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My Monitor 422 rebuild in pictures.


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  • My Monitor 422 rebuild in pictures.

    Everyone was so helpful to me over the course of the past couple of weeks (especially FordMan59 and HayZee518) while I sourced parts for my burn chamber rebuild, so I thought I could contribute back to the forum by taking some photos of the work to help others in the future. This is purely for informational purposes and I obviously take no liability for any work you chose to do to your own unit.

    Before starting, ensure that you have a Phillips screw driver with a 24" reach as one of the burn chamber bolts is located in the rear-left corner and you must access it from the top of the unit.

    These are the parts I ordered from McMaster, although I did not end up using the burn mat (Silica Fabric Sheeting) because I ended up needing to buy a new burn pot which comes with the burn mat already installed.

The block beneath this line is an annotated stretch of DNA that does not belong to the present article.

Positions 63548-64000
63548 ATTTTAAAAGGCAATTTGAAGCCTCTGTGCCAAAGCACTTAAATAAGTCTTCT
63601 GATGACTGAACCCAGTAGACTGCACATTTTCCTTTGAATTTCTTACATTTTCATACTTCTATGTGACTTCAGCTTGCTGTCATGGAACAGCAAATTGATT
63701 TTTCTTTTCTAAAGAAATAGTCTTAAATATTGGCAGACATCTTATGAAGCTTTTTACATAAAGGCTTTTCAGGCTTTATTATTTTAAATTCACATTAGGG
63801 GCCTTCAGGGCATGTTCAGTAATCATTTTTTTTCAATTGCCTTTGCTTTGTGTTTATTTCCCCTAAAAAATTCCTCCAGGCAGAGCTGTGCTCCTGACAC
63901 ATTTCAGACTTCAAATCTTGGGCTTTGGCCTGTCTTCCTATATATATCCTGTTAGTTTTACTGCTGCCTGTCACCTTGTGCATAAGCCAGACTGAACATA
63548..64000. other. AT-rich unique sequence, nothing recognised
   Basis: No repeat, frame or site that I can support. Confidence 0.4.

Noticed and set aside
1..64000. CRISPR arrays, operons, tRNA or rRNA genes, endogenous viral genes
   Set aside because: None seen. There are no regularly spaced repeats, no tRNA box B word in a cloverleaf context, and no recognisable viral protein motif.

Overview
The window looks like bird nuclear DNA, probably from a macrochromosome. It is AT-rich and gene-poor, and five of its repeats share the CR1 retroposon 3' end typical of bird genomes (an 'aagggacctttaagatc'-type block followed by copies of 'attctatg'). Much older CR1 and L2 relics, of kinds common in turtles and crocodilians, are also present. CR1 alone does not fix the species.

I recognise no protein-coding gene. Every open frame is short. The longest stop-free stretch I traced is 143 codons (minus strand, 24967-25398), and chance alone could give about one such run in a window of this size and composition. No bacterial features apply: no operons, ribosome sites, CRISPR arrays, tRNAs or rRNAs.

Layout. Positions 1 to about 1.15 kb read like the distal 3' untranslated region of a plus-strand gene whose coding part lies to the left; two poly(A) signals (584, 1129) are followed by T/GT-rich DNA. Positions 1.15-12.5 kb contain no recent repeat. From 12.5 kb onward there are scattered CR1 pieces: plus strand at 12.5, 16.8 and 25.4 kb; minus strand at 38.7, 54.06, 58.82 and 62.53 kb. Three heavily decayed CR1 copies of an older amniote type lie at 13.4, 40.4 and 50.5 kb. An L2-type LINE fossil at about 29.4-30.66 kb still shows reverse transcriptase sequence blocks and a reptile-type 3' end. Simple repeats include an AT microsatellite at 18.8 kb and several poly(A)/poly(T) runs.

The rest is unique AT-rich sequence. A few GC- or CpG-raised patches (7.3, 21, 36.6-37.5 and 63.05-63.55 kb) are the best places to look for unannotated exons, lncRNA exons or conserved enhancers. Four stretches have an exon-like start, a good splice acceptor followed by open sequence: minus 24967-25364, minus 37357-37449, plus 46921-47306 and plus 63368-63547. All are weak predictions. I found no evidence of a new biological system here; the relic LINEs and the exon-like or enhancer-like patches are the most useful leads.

1 8799K3 Silica Fabric Sheeting, .026" Thick, 36" Width, 1' Length 1
    today 9.54
    per foot
    2 9323K21 Flexible Fiberglass Insulation Paper, 1/8" Thick, 16" Width, 10' Length 1
    today 30.94
    3 8476K321 Heat-Resistant Borosilicate Glass, Rectangle, 1/8" Thick, 2" Width X 1" Length 1
    today 3.96

    Dis-assembly of the unit is very straightforward but I recommend being very organized during this process. If you have a camera handy, take photos are each step so you can go back and reference them. There are about 13 Phillips head screws holding the outside covers in place. You will have to disconnect several wired connections, and I marked mine with markers so there would be no question about where they plugged back in during re-assembly.

    I recommend ordering parts after you inspect the burn pot. I ordered a burn ring before I started this work, but once I got to the burn pot I noticed that the fuel rod was completely disconnected, so I then had to go and buy a burn pot. Inspect the condition of your pot before ordering parts to avoid this issue.

    Last edited by catamount; 10-01-2013, 08:07 AM.